Tate Britain has opened its first exhibition dedicated to queer British art, unveiling material that relates to lesbian, gay, bisexual, trans and queer (LGBTQ+) identities.

Queer British Art 1861 – 1967‘ marks the 50th anniversary of the partial decriminalisation of male homosexuality in England and Wales. It presents work from the abolition of the death penalty for sodomy in 1861 to the passing of the Sexual Offences Act in 1967.

The exhibition explores various themes, including covert images of same-sex desire among the Pre-Raphaelites. It features several works by Simeon Solomon, who was associated with the movement.

The Royal Academian’s career was cut short after he was caught with a man in a public toilet behind London’s Oxford Street. After being prosecuted he no longer exhibited and was admitted to a workhouse. He eventually died in 1905 from complications relating to alcoholism.

The works contrast heavily with David Hockney’s more open appreciation of queer culture. Works on show include his early 1960s paintings Life Painting for a Diploma and Going to be a Queen for Tonight.

Another section of the show focuses on the Bloomsbury set and their contemporaries. The artistic group were renowned for their bohemian attitude towards sexuality, and the exhibition includes intimate paintings of lovers, scenes of the homes the artists shared with their partners, and large commissions by artists such as Duncan Grant and Ethel Walker.

There is also work by a range of other high-profile artists, including Keith Vaughan, Francis Bacon, Evelyn de Morgan, Gluck, Glyn Philpot, Claude Cahun and Cecil Beaton.

The theatre provided a forum in which sexuality and gender expression could be openly explored. Examples on display include photographs of performers such as Beatrix Lehmann, Berto Pasuka and Robert Helpmann by Angus McBean, who was jailed for his sexuality in 1942. There are also stage designs by Oliver Messel and Edward Burra.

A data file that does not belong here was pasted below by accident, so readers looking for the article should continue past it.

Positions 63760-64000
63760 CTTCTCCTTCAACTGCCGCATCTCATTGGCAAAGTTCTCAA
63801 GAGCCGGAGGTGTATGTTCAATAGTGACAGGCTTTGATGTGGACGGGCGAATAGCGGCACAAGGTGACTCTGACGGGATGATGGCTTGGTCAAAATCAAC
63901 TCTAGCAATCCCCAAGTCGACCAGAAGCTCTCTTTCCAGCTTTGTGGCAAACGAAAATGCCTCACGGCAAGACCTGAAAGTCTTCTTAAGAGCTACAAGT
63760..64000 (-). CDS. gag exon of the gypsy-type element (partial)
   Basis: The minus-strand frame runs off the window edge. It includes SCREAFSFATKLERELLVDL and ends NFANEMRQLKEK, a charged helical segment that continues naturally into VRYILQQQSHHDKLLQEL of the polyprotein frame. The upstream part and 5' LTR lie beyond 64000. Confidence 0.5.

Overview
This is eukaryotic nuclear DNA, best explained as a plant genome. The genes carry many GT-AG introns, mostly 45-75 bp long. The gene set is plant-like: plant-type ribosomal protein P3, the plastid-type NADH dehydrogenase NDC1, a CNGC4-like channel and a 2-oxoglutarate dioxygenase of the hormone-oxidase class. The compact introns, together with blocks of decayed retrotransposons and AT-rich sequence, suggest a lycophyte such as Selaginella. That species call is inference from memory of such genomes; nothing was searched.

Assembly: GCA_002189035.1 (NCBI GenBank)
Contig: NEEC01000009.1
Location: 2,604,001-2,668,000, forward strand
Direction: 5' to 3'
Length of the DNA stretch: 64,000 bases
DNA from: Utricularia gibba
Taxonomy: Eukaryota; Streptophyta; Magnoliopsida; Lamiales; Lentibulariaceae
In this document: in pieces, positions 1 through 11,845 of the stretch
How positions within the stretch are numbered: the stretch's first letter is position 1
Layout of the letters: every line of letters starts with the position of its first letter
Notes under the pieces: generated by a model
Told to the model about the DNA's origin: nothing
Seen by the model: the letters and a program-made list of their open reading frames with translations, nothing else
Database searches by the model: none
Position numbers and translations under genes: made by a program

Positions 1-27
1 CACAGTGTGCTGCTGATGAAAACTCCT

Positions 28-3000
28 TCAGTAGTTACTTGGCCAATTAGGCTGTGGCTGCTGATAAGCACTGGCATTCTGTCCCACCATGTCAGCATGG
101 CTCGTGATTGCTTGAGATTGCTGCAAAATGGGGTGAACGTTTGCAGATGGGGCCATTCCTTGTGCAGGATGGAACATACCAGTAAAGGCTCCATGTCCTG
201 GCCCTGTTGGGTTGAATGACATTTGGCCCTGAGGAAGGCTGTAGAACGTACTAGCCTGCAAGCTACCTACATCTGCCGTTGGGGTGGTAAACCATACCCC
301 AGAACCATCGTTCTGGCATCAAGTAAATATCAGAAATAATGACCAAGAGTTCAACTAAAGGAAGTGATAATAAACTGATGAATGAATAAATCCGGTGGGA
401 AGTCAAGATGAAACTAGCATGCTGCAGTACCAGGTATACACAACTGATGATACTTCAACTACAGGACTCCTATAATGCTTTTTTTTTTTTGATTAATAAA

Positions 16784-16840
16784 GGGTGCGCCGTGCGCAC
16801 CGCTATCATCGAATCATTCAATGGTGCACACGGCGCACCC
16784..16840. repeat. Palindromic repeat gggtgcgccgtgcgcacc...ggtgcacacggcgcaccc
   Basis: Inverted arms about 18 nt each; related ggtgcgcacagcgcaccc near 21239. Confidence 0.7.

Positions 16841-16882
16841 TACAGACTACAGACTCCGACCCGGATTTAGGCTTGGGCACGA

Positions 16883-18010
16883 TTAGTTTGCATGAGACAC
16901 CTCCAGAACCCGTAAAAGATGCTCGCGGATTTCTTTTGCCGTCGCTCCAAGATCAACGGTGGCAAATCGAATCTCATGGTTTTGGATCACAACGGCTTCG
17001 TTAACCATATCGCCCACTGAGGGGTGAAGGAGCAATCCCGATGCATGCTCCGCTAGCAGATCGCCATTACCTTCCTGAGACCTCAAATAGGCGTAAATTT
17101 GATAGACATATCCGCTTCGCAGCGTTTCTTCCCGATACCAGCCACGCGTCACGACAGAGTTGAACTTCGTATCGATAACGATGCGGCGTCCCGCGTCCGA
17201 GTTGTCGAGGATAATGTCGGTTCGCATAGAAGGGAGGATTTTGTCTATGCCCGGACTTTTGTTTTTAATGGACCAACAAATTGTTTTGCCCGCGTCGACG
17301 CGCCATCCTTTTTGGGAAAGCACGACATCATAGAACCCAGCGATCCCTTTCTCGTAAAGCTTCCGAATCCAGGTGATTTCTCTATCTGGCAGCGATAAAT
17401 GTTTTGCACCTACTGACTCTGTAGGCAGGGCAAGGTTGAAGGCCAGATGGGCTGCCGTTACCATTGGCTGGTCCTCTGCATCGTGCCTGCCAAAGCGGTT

Artist John Craxton was associated with the neo-Romantic style, although his eclectic practice ranged from painting sailors in bars to designing sets and scenery for the Festival of Britain in 1951, and later the Royal Opera House.

The exhibition also looks at the high-profile trials of Oscar Wilde and Radclyffe Hall. Objects on display include the door from Wilde’s prison cell, Charles Buchel’s portrait of Radclyffe Hall, and erotic drawings by Aubrey Beardsley.

Queer British Art 1861 – 1967 is at Tate Britain, London, until 1 October 2017. www.tate.org.uk

1. Hannah Gluckstein, Gluck, 1942. Oil on canvas, 306 x 254 mm. © National Portrait Gallery
2. Henry Scott Tuke, The Critics, 1927. Oil on board, 412 x 514 mm. Warwick District Council (Leamington Spa, UK). Courtesy: Tate
3. Simeon Solomon, Sappho and Erinna in a Garden at Mytilene, 1864. Watercolour on paper, 330 x 381 mm. Courtesy: Tate
4. David Hockney, Life Painting for a Diploma, 1962. Yageo Foundation. © Yageo Foundation
5. Duncan Grant, Bathing, 1911. Oil paint on canvas, 2286 x 3061 mm. © Tate
6. Keith Vaughan, Drawing of two men kissing, 1958–73. Tate Archive. © DACS, The Estate of Keith Vaughan
7. Paul Tanqueray, Douglas Byng, 1934. Vintage bromide print, 239 x 193 mm, National Portrait Gallery. © Estate of Paul Tanqueray
8. John Craxton, Head of a Greek Sailor, 1940. Oil on board, 330 x 305 mm, London Borough of Camden. © Estate of John Craxton. All rights reserved, DACS 2016. Photo: London Borough of Camden
9. Angus McBean (1904-1990), Quentin Crisp, 1941. Bromide print. National Portrait Gallery (London, UK). © Estate of Angus McBean / National Portrait Gallery, London

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